Noble Pixels Web Development Studio

Noble Pixels started in 2011 as a web design and development studio helping small businesses and charities in Canada improving their online presence.

After 4 years and a great response from both clients and public, Noble Pixels became a Web Development Studio focusing on International Charities, various size businesses delivering custom web development.

 
$10,000+
 
$100 - $149 / hr
 
2 - 9
 Founded
2011
Noble Pixels
712 Bloor Street West
Toronto, ON M6G 1L4
Canada
Noble Pixels
119 West Pender
Vancouver, BC
Canada

Portfolio

Key clients: 
  • MusicFest Canada
  • We Charity
  • Teach for Canada
  • We Are Loop
  • Inhome Trainer
  • Me to We 
  • We.org
  • TCP Integrated Marketing

Reviews

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Web Development & SEO for Fitness Website

"Everything is always on time, and Noble Pixels sticks to the budget, even when we assign more work."

Quality: 
5.0
Schedule: 
5.0
Cost: 
5.0
Willing to refer: 
5.0
The Project
 
$10,000 to $49,999
 
Nov. 2015 - Ongoing
Project summary: 

Noble Pixels developed and designed a WordPress site for a fitness company aimed at generating leads and creating content. They were also tasked with increasing traffic through SEO.

The Reviewer
 
1-10 Employees
 
Toronto, Canada
Mike Tangreda
Founder, Inhometrainer
 
Verified
The Review
Feedback summary: 

After the development and marketing of the new site, the client saw an increase in both traffic and leads. They also reported conversion increases between 30-40%. With a product that didn’t go over budget despite an extra workload, the client was thrilled with the collaboration.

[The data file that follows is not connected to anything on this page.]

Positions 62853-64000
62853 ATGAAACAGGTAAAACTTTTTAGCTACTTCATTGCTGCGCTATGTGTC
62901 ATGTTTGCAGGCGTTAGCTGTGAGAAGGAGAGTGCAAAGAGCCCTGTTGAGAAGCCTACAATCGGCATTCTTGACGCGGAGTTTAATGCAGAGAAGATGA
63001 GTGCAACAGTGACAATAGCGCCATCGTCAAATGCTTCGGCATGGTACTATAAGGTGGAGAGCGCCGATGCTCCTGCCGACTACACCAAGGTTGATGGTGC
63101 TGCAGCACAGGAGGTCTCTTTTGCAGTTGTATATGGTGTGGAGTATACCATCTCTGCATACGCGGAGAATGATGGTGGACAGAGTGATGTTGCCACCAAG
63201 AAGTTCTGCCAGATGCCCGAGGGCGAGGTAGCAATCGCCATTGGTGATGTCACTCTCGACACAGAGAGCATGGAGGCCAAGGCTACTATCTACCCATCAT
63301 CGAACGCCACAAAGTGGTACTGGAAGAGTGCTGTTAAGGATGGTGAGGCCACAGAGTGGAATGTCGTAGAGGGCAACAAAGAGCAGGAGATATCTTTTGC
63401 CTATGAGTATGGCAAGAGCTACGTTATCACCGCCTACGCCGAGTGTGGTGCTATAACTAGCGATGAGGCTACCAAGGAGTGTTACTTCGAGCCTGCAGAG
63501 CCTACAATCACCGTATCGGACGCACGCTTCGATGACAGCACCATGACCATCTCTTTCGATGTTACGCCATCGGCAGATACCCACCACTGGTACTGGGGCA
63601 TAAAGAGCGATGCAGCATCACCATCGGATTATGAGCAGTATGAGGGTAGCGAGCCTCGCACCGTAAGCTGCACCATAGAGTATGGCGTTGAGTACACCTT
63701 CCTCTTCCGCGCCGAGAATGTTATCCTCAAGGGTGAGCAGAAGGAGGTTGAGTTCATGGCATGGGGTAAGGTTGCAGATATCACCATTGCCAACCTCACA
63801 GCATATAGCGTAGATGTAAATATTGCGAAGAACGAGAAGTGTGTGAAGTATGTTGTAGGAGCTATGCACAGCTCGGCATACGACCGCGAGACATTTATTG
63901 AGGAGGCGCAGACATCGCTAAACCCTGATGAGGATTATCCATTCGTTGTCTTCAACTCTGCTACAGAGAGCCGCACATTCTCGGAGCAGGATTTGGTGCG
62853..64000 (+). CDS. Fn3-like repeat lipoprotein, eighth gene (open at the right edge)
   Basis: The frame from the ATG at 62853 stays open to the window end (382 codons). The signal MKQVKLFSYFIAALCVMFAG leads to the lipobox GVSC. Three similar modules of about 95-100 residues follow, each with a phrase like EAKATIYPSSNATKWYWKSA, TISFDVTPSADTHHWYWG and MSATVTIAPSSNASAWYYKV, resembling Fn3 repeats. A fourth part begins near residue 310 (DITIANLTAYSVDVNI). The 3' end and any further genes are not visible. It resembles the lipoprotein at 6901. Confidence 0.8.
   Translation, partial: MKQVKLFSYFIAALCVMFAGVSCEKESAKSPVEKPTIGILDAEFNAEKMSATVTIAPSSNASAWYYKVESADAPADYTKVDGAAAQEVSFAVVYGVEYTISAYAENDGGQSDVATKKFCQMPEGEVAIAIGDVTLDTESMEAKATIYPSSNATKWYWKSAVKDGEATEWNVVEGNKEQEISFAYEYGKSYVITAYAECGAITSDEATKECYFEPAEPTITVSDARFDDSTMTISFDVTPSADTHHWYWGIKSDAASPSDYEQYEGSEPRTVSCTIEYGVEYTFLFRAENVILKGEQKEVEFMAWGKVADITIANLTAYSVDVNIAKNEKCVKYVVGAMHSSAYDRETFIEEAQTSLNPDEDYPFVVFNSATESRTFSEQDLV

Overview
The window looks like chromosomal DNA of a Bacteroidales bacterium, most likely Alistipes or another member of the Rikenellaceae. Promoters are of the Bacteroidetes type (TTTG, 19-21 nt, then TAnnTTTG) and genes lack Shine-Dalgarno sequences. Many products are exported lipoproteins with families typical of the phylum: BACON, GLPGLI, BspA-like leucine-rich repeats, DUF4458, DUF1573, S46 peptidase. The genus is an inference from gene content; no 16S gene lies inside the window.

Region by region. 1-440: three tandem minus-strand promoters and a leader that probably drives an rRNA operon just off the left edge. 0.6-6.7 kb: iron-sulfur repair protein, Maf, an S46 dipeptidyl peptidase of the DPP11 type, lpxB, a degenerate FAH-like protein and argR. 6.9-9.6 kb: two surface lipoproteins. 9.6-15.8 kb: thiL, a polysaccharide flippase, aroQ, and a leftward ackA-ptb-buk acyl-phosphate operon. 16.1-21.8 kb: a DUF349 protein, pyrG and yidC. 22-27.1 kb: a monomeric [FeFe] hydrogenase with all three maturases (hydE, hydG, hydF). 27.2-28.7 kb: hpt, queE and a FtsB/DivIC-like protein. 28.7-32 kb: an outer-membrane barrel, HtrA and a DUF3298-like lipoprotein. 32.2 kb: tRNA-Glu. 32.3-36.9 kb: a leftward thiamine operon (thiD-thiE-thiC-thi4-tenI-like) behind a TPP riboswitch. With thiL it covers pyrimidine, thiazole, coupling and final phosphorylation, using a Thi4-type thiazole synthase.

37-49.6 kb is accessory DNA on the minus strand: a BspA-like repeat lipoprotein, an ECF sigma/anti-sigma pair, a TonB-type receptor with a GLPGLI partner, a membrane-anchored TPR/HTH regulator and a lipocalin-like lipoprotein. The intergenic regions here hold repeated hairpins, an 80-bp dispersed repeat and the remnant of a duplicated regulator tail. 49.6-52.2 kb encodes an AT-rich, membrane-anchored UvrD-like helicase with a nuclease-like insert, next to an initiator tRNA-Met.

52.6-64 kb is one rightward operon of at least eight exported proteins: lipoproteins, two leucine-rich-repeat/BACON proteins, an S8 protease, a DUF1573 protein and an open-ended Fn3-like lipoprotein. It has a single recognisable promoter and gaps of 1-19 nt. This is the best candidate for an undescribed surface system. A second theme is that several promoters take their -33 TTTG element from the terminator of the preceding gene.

BACKGROUND

Introduce your business and what you do there.

We provide a home training service across Canada. I am the owner of the business.

OPPORTUNITY / CHALLENGE

What challenge were you trying to address with Noble Pixels?

I needed to develop a good SEO strategy and to have a website refresh. Its ability to convert was a big topic, beyond just the traffic.

SOLUTION

What was the scope of their involvement?

I had an existing WordPress website for which Noble Pixels provided additional development and SEO. The website is aimed at generating leads and doesn't have e-commerce capabilities. I had some influence on the design, but Noble Pixels handled 90% of the work. They developed contact forms and landing pages and also uploaded videos and other content. We initially worked with two people from Noble Pixels' team, but there may be more now.